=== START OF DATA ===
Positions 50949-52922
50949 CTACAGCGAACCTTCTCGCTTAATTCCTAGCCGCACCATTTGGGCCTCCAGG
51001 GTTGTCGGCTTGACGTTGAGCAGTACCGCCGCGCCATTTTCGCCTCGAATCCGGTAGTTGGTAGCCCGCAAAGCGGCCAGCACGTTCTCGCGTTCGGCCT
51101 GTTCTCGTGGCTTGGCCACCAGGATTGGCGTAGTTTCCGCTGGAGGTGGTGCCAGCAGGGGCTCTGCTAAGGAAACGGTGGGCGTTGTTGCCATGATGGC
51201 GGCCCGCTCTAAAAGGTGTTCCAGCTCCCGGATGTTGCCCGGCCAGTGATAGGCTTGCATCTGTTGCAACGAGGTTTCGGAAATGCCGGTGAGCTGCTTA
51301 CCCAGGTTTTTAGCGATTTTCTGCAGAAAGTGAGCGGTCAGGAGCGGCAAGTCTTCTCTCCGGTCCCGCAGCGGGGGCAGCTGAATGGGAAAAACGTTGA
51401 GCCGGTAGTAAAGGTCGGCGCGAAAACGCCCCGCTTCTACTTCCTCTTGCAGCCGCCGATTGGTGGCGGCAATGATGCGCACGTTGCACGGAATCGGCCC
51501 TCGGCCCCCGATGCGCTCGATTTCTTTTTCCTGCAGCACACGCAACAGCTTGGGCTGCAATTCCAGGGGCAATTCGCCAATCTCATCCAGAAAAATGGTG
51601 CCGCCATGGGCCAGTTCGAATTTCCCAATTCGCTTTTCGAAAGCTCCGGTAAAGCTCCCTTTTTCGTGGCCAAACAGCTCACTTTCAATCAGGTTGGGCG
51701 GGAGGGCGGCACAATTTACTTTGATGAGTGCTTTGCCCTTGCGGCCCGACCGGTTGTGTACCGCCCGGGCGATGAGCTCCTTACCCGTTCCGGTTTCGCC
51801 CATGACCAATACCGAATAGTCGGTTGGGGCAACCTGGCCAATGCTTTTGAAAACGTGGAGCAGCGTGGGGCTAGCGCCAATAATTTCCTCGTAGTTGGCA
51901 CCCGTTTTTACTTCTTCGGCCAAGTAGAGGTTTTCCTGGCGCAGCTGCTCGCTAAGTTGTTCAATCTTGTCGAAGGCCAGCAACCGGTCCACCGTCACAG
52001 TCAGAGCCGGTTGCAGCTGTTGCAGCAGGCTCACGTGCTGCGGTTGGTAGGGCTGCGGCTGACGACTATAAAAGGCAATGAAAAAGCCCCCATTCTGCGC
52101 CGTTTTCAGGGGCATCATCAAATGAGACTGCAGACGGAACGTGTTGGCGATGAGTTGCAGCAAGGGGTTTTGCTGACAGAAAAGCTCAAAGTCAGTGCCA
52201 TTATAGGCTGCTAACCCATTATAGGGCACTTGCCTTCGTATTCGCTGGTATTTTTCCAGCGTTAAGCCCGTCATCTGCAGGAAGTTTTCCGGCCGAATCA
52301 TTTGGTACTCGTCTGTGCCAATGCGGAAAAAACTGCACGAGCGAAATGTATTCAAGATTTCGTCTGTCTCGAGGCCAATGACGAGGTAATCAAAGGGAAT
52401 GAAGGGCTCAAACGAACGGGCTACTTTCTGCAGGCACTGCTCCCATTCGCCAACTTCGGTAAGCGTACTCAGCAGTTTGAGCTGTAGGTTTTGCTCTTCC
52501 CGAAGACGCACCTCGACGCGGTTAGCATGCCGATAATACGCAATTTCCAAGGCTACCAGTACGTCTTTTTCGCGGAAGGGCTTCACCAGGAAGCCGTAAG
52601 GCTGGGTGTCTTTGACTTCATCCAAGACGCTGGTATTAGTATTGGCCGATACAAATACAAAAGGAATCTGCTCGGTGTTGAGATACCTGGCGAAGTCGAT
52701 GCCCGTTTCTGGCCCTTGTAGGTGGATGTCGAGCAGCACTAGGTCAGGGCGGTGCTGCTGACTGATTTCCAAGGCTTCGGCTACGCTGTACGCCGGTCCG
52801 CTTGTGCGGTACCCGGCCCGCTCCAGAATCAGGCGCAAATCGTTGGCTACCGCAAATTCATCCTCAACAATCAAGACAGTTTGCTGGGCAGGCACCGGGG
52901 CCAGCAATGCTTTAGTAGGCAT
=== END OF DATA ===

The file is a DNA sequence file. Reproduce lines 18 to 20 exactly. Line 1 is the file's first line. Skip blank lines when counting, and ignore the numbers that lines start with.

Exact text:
52501 CGAAGACGCACCTCGACGCGGTTAGCATGCCGATAATACGCAATTTCCAAGGCTACCAGTACGTCTTTTTCGCGGAAGGGCTTCACCAGGAAGCCGTAAG
52601 GCTGGGTGTCTTTGACTTCATCCAAGACGCTGGTATTAGTATTGGCCGATACAAATACAAAAGGAATCTGCTCGGTGTTGAGATACCTGGCGAAGTCGAT
52701 GCCCGTTTCTGGCCCTTGTAGGTGGATGTCGAGCAGCACTAGGTCAGGGCGGTGCTGCTGACTGATTTCCAAGGCTTCGGCTACGCTGTACGCCGGTCCG